Summer has arrived in Israel with all its attendant events. These include summer camps, shopping in the mall, water parks and, gasp, weddings.
The latter tend to bunch up in the summer months for several reasons. First of all, Jews cannot get married from Pesach to Shevuot (except for Lag Veomer, but that is a long story), a period of seven weeks in the spring, and the three weeks before Tisha Be'av, which is in the summer. So, the Jewish couple wishing to get married looses almost two months, creating a bit of a log jam on the wedding halls. Arabs, whether Moslem or Christian, do not get married in the winter. The reasons for this are more practical than religious. The wedding celebrations tend to be several days long and involve large amounts of people, requiring outside space. Therefore, rain and cold wind would be a real downer to the event. The result of these circumstances is that the average Israeli, even the not notably social ones, is invited to a series of weddings.
Attending them is not such a simple matter. First of all, there is the matter of the size of the gift. Several methods exist for determining it. The simplest, based on what the person can afford, is only allowed for those truly in financial need. The modern system is to check any of many sites in which you enter in the important details, which will then inform you of the size of the proper gift. The more traditional way, still quite prevalent, is to check the list recording the amount which that person given by the family of the bride or groom when your son or daughter got married. Whatever the method, it is clear that several summer weddings can wreak a lot of damage to the budget.
The guests also contribute time and sleep. Weddings can be quite pricey, especially in large cities. So, many younger couples search for more affordable wedding halls, often in very interesting locations. These often involve a long drive over curvy, dark roads. Adding in some rush hour traffic, getting to the wedding can easily involve two hours. Even if the couple picks a convenient location for most of the invited friends and family, some unlucky guests will find themselves with a long drive because they live far away. You can’t please everybody, right? Often the biggest cost is paid on the following day. According to Judaism, there are no weddings on Shabbat (Friday evening to Saturday end of day). At the same time, Sunday is a regular work day. The consequence is that unless the wedding is on a Thursday night, all of the guests have to get up and go to work the next day. What we do for our friends and family!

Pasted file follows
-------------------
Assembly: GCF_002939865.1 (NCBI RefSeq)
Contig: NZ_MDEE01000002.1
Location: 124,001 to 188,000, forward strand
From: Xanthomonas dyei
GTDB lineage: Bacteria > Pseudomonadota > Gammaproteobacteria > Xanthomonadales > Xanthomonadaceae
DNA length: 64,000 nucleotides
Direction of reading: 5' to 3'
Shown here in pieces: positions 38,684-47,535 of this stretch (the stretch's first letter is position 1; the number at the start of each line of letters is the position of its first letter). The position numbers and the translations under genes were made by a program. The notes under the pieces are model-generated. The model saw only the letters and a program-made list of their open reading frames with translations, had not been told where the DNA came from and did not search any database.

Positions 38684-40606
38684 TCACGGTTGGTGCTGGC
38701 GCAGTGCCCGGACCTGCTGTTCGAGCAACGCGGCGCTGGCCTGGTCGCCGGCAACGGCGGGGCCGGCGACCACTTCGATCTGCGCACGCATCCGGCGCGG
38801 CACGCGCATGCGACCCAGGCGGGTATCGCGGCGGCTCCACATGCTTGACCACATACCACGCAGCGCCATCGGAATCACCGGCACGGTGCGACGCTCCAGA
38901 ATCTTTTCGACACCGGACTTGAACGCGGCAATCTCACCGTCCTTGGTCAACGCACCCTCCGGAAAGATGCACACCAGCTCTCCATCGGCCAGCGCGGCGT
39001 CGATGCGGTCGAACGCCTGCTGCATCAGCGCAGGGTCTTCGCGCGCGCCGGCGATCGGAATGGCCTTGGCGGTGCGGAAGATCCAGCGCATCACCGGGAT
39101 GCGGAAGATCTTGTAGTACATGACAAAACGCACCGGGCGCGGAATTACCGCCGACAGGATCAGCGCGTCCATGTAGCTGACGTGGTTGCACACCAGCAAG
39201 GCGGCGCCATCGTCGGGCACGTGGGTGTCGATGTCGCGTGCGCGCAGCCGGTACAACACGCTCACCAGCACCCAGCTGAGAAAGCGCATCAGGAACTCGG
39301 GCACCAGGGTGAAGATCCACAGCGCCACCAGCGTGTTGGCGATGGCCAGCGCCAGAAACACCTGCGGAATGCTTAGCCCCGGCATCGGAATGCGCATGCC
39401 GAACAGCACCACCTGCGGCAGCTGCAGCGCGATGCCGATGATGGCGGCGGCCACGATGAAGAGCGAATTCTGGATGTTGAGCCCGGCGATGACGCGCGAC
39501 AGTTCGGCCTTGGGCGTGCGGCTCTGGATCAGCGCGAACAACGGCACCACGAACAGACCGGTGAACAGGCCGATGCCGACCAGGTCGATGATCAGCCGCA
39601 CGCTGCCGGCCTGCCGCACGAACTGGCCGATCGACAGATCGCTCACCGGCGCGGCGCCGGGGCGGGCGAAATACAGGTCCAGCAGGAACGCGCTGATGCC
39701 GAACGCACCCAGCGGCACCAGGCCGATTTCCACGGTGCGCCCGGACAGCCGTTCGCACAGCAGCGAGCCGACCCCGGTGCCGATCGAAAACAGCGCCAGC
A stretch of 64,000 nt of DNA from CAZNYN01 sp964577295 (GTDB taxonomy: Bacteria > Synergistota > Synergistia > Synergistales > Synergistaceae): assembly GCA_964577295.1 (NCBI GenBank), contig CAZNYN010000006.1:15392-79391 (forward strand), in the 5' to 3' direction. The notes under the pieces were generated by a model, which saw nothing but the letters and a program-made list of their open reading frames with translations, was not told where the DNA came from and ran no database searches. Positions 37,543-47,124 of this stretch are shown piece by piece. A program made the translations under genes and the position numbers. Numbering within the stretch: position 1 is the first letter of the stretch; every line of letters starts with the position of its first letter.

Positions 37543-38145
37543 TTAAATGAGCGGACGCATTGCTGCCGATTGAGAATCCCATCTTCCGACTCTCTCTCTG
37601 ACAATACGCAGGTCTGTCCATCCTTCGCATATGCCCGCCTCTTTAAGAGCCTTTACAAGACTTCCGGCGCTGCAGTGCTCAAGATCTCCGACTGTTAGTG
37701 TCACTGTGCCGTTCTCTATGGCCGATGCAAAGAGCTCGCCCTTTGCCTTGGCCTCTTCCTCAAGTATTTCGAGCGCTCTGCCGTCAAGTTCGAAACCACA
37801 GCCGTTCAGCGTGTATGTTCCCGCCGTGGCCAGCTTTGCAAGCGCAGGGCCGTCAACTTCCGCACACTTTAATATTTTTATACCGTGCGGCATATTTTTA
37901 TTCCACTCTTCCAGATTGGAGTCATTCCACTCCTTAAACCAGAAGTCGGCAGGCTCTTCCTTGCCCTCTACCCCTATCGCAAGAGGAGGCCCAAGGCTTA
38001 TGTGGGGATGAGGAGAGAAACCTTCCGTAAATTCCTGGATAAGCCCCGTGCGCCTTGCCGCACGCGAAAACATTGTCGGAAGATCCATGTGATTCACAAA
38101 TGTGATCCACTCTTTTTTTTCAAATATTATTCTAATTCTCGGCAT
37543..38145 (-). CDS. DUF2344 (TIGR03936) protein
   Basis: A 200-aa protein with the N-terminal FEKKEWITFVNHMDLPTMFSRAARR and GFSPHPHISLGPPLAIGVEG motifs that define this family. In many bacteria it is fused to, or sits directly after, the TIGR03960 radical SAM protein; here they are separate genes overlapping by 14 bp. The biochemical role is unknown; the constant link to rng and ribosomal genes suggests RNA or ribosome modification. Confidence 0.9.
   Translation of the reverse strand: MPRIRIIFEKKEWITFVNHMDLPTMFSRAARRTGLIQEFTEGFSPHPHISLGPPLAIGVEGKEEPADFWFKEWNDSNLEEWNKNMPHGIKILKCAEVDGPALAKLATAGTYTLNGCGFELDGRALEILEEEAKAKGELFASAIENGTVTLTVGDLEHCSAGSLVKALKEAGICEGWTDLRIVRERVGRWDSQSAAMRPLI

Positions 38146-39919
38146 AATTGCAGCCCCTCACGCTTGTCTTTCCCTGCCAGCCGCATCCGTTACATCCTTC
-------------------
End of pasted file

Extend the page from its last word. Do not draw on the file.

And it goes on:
The wedding itself can be enjoyable or boring, depending on the individual circumstances. Yet, certain negative effects are unavoidable, especially for us older folk. The music will undoubtedly be too loud, often to the point of driving people to sit outside or even bring earplugs. A pleasant conversation without screaming is a dream. Secondly, Jewish and Arab weddings must have a cornucopia of food. The guest with a limited appetite (especially at 9:00 in the evening or later) would easily have enough to eat with the initial buffet, generally quite excellent and varied in Israel. Unfortunately, the initial appetizers are followed by fish, meat, vegetables, potatoes, rice, and copious salad, not to mention a parve (non-dairy) desert. It takes a strong will not to overeat. A summerful of such meals can be a weighty issue. So, attending a wedding sometimes results in ringing in the ears, a hoarse voice and a feeling of being stuffed.
Still, all this irrelevant since the only important point of a wedding is that the couple getting married have a good time, with all their family and friends to share their joy.
NB: I got married for the second time a year and a half ago in February (not summer) and celebrated with 20 friends and family in a nice restaurant in Zichron Ya’akov, with very low background music. It was the best wedding I ever attended.